The rise of the Islamist movements in the Arab countries may present a formidable obstacle to the Arab Spring. They have probably caused large segments of Arab youth to wonder whether their revolution has turned out to offer a shortcut to domination by political movements whose particular ideology, even at its most moderate, is not conducive to the realisation of the dream to catch up with the Turkish, Malaysian and Indonesian experiences. This is not just because such groups as the Muslim Brotherhood have an excess of conservatism, but also because such groups are staring at the even more conservative Salafis who are constantly threatening to encroach on their space.
As though what was happening in post-revolutionary countries were not enough, after over a year of Arab Spring, the region is teeming with various forms of violence, sectarianism and even threats of partition. What appeared to be a new Arab world in the making has returned to familiar ruts. After the secession of the South, Sudan has reverted to war between the North and South as though unable to break the habit. Even the Palestinian rift, which had seemed to have subsided, has begun to show signs of flaring up again. Perhaps Mahmoud Ahmadinejad's visit to Abu Moussa Island in the Gulf was little more than an attempt to remind the Arabs that the Arab Spring probably has not altered the issues that we are all too familiar with.
Still, it is impossible to say that the Arab Spring has died. Many things have changed and irreversibly so, even if there remain certain causes and problems that do not fade away with the onset of a spring or autumn, or even with the passage of all the seasons of the year, if not many years. For one, we can no longer accept the Arab systems of government as they currently exist. Regardless of whether the ruling elites themselves realise this and are in a quandary as to how to change them and to what degree, these were the regimes that bred the passion for more radical change that now pervades large segments of Arab societies. It is impossible to put that genie back into its bottle. These segments of society have probably matured over the past year. They have come to realise that the IT revolution has limits and, perhaps, they are sobered by how naïve they have been and how inept they were in their management of complex political processes. But they have definitely hit upon the key to moving the masses.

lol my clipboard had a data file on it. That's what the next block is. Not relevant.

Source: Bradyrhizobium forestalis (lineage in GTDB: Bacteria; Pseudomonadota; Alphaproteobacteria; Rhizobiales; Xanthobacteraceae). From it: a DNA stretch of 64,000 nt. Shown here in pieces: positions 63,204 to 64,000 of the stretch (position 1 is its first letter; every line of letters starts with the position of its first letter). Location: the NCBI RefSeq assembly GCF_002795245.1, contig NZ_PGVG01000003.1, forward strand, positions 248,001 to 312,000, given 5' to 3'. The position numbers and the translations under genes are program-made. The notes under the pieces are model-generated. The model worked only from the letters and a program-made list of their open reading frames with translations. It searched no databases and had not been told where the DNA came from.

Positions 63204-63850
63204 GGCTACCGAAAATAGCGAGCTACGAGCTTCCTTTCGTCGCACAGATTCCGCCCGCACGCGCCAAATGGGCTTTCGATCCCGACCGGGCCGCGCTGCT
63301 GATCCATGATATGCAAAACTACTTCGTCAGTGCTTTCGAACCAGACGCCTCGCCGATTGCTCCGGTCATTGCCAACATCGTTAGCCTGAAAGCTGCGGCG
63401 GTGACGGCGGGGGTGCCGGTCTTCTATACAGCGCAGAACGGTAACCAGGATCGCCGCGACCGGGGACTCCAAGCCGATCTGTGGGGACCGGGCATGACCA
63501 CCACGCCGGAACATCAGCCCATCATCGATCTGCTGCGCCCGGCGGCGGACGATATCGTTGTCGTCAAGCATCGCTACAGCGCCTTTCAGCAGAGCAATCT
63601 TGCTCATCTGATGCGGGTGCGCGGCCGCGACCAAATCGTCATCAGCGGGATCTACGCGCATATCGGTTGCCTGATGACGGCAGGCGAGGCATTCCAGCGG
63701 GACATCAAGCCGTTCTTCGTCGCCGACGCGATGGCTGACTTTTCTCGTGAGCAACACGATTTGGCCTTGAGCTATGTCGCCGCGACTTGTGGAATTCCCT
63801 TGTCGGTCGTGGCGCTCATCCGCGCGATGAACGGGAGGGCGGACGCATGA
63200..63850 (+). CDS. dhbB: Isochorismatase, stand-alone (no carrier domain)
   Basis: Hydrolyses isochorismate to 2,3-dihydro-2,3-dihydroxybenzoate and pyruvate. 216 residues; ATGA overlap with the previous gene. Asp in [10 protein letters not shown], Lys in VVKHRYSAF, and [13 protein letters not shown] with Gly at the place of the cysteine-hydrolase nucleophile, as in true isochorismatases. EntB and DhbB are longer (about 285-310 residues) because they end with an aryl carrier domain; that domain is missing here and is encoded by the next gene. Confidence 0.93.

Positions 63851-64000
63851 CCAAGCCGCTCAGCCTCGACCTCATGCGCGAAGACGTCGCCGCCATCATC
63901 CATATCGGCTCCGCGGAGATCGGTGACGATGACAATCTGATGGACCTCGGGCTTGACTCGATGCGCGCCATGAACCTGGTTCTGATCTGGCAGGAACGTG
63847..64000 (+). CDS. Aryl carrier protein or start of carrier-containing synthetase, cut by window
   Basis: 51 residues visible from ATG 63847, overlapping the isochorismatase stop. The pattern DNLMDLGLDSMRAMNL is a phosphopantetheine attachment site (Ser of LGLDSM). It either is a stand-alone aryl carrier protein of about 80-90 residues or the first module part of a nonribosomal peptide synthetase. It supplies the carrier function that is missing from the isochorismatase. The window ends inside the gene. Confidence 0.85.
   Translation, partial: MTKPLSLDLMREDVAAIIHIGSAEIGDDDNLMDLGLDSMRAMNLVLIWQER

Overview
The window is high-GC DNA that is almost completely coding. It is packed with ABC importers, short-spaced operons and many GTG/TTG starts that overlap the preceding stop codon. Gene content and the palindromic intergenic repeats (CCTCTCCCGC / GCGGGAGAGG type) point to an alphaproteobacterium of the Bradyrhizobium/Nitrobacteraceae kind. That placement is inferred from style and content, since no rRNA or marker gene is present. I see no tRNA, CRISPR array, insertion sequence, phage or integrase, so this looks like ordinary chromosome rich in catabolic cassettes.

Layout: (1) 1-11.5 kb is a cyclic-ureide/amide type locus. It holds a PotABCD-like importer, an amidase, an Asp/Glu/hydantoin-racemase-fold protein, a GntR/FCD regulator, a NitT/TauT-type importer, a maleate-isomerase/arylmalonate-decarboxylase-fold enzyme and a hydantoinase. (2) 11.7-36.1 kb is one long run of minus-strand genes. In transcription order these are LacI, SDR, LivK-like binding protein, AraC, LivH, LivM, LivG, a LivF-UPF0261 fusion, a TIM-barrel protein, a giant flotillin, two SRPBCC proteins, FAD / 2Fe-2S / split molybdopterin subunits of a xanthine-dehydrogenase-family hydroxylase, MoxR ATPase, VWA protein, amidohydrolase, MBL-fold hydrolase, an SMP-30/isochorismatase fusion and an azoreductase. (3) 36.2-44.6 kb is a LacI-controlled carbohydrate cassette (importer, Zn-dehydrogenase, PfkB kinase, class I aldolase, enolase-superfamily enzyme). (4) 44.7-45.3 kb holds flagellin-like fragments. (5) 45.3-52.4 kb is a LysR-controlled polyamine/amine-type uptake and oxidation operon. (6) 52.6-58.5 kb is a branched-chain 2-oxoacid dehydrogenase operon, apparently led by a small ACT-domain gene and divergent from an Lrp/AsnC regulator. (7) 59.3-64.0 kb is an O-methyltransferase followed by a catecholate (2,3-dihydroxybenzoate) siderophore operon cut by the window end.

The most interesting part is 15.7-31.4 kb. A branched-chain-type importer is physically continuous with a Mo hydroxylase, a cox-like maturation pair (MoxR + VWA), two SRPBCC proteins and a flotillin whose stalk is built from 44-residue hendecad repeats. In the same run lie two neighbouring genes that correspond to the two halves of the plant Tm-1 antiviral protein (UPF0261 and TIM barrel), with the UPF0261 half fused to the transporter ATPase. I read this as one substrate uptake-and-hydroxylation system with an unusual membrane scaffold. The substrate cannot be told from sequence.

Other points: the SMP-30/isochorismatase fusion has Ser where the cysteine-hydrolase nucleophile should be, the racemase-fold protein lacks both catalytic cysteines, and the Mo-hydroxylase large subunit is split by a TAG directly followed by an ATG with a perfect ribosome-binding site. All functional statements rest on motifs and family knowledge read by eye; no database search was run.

Another significant change is related to the rise of the culture of law and constitutional jurisprudence. After succeeding in their immediate aims, the revolutions found themselves in unknown territory and had no choice but to seek refuge in the law against the spread of chaos. Producing constitutions and legislation was a major key to curbing the chaos and forestalling its heavy toll. But even in those countries that have not been hit by the Arab Spring, authorities have cracked open the law books in the search for legal legitimacy to bolster the various forms of traditional legitimacy. Their hope is to avert the Arab Spring and enjoy all the other seasons.
Such are the dynamics unleashed by the Arab Spring. They operate on the ground and they work to change realities there. In this sense, at least, the Arab Spring has probably taken a warrior's rest at the gates of Damascus as it searches for a new beginning.